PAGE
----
RCC’s Heroin Prevention Program engages learners and features multi-media activities including
RCC’s Heroin Prevention Program has been pilot-tested for two years eleven middle schools and high schools in the Chicago-area. For our evaluation reports, please click here. After participating in the program:
- 93% of students reported they understood how heroin affected their brain and body
- 87% of student participants said they knew how to protect themselves from heroin use
- 90% could name at least three areas of their lives that would be better if they did not use heroin.
Why do schools need to teach this content & approach?
Heroin use is increasing nationwide:
- 80% increase of young people trying heroin vs. 2002
- 25% of those that try heroin become addicted
- 50% of those that become addicted have a fatal overdose
- 66 emergency room visits/admissions for every 1 heroin fatality
- 90% of addiction starts in the teen years
- 50% reduction in the risk of addiction with ongoing conversations about drugs
- 12% of seniors in high school reported trying Vicodin or Oxycontin in the past year
- 25% of students report that parents wouldn’t care as much if they were caught using prescription drugs vs. illegal drugs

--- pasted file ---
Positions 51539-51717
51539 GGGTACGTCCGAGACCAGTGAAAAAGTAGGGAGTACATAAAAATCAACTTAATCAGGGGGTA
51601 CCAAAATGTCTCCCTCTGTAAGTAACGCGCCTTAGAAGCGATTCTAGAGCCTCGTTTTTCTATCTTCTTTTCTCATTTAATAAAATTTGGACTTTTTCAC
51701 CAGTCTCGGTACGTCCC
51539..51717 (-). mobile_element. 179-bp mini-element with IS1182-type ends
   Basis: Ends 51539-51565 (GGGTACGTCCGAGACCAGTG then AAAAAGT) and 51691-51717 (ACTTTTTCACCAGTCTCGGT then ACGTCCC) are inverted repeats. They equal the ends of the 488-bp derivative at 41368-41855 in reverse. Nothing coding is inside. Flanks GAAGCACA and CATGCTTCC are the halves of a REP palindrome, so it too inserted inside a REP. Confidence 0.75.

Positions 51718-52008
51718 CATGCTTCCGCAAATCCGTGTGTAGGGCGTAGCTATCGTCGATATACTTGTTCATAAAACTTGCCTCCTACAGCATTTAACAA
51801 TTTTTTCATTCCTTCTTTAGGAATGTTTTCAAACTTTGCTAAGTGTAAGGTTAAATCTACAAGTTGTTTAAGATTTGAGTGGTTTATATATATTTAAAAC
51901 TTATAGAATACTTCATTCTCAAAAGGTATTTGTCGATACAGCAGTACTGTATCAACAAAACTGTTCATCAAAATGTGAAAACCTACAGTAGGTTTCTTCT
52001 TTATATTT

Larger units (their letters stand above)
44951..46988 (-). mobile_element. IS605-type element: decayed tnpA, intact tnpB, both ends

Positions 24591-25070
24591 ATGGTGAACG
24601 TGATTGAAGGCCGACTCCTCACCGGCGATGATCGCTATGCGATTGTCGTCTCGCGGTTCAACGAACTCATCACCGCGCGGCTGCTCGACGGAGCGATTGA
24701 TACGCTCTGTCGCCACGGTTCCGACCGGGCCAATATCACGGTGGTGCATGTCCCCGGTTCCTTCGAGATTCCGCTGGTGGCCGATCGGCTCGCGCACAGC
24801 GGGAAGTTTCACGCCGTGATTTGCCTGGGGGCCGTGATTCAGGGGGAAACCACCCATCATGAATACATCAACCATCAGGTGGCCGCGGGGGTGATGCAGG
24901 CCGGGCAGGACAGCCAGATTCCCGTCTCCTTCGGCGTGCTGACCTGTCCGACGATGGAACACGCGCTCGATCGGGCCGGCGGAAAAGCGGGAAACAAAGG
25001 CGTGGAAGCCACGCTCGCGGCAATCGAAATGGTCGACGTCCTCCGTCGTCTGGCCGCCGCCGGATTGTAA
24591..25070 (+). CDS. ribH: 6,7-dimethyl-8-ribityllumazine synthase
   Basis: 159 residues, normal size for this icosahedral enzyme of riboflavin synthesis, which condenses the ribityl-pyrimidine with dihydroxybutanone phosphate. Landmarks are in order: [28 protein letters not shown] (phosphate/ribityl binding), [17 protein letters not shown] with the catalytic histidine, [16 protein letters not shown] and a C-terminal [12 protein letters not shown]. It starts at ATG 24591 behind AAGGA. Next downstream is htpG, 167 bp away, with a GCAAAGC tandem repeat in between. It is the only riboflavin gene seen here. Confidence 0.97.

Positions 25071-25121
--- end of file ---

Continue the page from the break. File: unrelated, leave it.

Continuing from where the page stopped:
Research shows today’s heroin users don’t know how dangerous heroin is or how easy it is to become addicted. A lack of community awareness and education fuels this crisis. Education substantially decreases the likelihood of abuse.
5 Reasons to Implement This Program
|1.||Current students, recovering heroin users, and science advisors reviewed the program to ensure it is scientifically accurate and relatable to teens.|
|2.||Users can determine which content areas to focus on and which lessons to implement.|
|3.||Customizable through school curriculum analysis.|
|4.||Aligned to IL State Social Emotional Standards (SEL), National Health Education Standards (CDC), and Common Core Learning Standards.|
|5.||Additional professional development opportunities available.|
Watch the social media story of a
young person’s journey from
prescription pill abuse to heroin
addiction and overdose.
DuPage County Middle and High Schools click here.